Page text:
ROCK HILL — Edna Johnson craved a gravy biscuit early Sunday when she pulled into the Rock Hill McDonald’s she patronizes every morning after she gets off work.
But a man she didn’t know held a blade to her throat while she sat in her car at the drive-thru, waiting for restaurant employees to take her order.
Just before 5 a.m., Johnson, 65, left her part-time job working at a distribution warehouse for The Herald and The Charlotte Observer and decided to go to the North Cherry Road McDonald’s right off the interstate.
It’s the easiest way to get a bite to eat before she hits I-77 and heads back to her home in Chester County, she said. So, like she does every morning she gets off work, she drove her car to the drive-thru ordering screen. This time, not one employee asked if they could take her order, she said.
She waited for several minutes before deciding to leave. As she prepared to pull off, a man wearing a dark T-shirt, white shorts and a baseball cap walked to the back of her car and approached her open driver’s side window.
He planted his elbows on the car’s windowsill and held a blade to Johnson’s neck. He told her to give him money. She told him he didn’t have any money to give him.
His response, according to Johnson: “Do you want me to cut you?”
Her response: “No, but I don’t have any money to give you. I’m on a fixed income.”
He asked for money again, questioning if Johnson had any “$100 bills” she could spare, she said. That’s when she stomped on her gas and sped away.
She didn’t return home. Instead, the grandmother of five backed into the parking lot and watched as her assailant walked across a patch of hedges to the nearby Econo Lodge motel on Riverview Road.
He hopped into the passenger’s side of a silver Mercury Monterey, a Rock Hill police report states.
“I said he wasn’t getting away with it,” Johnson said on Monday. She made sure of it.
As the car carrying the man drove south on Cherry Road, Johnson followed until she was able to write down the car tag number and call police.
Officers searched the area, but were unable to find the car. They watched restaurant surveillance video showing the attacker, wearing a dark T-shirt, white shorts and white shoes, approach the woman’s car.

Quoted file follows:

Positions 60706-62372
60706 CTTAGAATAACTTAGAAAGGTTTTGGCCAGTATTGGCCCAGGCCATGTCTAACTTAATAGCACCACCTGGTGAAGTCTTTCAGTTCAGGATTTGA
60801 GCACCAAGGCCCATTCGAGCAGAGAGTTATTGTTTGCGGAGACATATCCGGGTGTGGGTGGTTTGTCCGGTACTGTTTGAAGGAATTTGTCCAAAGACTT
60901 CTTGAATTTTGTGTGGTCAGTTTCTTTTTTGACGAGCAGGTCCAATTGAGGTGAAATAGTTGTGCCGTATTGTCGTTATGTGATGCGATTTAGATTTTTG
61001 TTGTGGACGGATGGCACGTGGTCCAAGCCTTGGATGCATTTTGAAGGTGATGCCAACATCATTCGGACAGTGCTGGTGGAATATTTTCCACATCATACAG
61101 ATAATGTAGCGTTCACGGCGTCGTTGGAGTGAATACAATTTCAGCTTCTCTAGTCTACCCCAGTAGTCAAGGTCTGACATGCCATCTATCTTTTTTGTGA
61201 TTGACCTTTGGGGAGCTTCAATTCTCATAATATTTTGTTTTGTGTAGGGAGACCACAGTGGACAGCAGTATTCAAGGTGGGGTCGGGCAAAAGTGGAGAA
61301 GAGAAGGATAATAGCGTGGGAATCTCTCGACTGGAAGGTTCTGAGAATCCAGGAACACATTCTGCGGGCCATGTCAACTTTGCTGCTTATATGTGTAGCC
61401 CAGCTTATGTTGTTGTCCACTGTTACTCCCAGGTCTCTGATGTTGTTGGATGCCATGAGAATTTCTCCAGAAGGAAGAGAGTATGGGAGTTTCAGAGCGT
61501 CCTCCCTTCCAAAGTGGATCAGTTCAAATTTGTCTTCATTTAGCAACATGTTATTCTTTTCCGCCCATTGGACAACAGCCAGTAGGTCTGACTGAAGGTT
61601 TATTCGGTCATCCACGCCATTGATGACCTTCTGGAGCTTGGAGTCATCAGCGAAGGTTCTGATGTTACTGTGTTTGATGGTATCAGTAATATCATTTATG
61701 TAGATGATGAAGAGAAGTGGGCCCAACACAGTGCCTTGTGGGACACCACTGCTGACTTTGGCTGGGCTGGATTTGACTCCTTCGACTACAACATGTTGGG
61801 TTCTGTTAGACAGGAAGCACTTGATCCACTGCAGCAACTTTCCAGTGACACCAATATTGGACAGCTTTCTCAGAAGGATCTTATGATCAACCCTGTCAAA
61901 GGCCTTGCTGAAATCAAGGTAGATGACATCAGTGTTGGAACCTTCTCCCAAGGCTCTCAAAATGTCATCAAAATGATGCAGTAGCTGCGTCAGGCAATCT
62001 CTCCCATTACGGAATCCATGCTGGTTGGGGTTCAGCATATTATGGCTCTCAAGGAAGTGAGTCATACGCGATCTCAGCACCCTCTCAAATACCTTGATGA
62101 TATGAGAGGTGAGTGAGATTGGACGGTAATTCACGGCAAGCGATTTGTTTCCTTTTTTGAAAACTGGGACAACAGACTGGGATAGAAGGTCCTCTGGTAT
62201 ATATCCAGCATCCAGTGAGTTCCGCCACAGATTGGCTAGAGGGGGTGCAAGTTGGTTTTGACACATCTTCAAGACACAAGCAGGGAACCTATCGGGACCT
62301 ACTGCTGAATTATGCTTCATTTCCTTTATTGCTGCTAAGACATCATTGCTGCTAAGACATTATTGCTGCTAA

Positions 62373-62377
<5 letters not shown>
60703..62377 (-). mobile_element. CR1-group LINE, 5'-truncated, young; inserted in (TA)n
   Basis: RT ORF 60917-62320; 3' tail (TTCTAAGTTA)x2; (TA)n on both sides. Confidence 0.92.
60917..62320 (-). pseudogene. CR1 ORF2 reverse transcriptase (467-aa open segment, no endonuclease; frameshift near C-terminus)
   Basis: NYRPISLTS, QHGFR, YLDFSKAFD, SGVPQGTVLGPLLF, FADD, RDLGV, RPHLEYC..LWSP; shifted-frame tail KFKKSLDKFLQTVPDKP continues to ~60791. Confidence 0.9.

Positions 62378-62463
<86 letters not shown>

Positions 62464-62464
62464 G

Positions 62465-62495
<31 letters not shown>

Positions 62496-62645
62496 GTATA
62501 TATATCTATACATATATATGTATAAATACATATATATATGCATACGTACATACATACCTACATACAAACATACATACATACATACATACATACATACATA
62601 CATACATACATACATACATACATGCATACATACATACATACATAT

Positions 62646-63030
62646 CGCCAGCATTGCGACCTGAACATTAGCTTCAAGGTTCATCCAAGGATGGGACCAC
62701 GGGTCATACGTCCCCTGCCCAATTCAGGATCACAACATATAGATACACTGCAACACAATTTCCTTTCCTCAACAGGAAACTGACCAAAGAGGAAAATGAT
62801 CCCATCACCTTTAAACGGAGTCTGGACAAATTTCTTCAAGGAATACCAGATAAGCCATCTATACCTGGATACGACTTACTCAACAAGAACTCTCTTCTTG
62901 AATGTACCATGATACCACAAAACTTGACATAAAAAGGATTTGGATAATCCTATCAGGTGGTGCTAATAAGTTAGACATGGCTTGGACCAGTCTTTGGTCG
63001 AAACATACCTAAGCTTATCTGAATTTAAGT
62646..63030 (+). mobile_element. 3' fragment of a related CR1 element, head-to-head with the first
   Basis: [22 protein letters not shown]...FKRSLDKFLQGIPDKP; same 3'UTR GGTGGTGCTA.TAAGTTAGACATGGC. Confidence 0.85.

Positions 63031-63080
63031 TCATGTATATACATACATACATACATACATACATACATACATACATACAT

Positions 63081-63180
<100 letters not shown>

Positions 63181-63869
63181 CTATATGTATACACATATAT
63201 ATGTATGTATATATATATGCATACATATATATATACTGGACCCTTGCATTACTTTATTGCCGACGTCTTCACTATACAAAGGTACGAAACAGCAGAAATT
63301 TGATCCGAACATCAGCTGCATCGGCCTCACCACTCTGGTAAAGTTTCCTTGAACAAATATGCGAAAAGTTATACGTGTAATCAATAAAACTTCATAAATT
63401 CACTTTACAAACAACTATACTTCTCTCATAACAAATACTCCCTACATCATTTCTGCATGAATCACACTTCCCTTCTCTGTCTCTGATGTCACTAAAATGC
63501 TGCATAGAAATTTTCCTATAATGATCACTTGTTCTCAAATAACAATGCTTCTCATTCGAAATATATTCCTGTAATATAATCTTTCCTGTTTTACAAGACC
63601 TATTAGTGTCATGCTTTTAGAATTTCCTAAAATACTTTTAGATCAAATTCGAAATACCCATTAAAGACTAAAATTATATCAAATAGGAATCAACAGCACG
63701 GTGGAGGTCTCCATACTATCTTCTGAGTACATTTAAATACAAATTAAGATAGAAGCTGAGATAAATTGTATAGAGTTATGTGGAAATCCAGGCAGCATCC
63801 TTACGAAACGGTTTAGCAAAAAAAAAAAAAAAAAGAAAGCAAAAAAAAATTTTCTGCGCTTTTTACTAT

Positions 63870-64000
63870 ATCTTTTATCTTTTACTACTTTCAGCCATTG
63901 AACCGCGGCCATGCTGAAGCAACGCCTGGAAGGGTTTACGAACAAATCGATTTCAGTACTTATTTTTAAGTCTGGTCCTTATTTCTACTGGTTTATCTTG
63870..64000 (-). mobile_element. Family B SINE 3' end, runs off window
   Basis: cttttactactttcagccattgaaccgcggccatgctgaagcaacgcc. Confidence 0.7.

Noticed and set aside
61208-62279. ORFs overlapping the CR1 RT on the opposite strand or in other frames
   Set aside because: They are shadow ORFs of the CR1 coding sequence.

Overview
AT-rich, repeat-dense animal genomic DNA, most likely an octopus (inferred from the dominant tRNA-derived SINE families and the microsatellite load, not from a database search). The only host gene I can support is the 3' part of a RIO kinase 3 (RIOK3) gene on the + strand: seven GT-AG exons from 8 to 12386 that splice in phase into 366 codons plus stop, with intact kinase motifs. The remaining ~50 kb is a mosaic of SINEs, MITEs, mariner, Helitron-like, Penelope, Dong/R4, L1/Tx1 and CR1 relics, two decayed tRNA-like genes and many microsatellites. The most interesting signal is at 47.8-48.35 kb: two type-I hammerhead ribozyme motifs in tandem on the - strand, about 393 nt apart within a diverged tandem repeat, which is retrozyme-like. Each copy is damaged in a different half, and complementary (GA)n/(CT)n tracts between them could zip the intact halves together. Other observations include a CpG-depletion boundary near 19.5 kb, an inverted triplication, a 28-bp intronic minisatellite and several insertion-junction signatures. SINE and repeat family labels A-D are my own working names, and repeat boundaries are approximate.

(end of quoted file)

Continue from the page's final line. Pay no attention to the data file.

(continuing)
At about 5:20 a.m., police were called to the Waffle House on South Anderson Road after someone complained about two men asking for money. Police arrived and found the Mercury parked behind the restaurant with two men standing nearby. One of them matched the McDonald’s attacker’s description, police say.
Johnson received a call from officers who asked her to meet them at an Anderson Road gas station. There, she identified the attacker, even saying that she was “100 percent confident” he was the man who held her at knifepoint, according to the report.
She also recognized the knife police found in his pocket.
Wayne Burns, 48, of Rock Hill, was arrested and charged with armed robbery and possession of a weapon during a violent crime. He is held at the York County Detention Center on a $600,000 bond.
State Law Enforcement Division records show Burns’ criminal history spans two decades, beginning with probationary convictions for larceny and unlawfully carrying a weapon in 1982. Two years later, he was ordered to pay a $202 fine or spend 20 days behind bars for assault and battery, and he received a similar sentence for the same charge a year later.
He was sentenced under the Youthful Offender Act in 1985 and spent time at a reception and evaluation center in Columbia. Convictions for driving under the influence and drug possession followed in subsequent years before he was charged with assault and battery with the intent to kill and sentenced to 20 years in prison in 1989.
By 2004, he was out of jail but soon convicted of strong arm robbery and sent to the state Department of Corrections. Out of prison again in 2011, Burns was charged by Rock Hill Police with distributing prescription drugs. Last year, Burns’ parole was revoked after he was convicted for grand larceny and breaking into auto/tanks where fuel is stored.
Johnson, who for four years delivered The Charlotte Observer in Chester County down dark country roads, said she’s never been in a would-be robbery or threatened at knifepoint.
She’ll likely patronize the same McDonald’s again, but not any time soon, she said.
David Powell, owner of the Cherry Road McDonald’s, declined to comment on the incident.
Johnson has words to share with her attacker, who she said was obviously drunk Sunday because, “his breath would’ve knocked you down.”
“You’re an idiot, really,” she said. “Look where you are now, buddy.”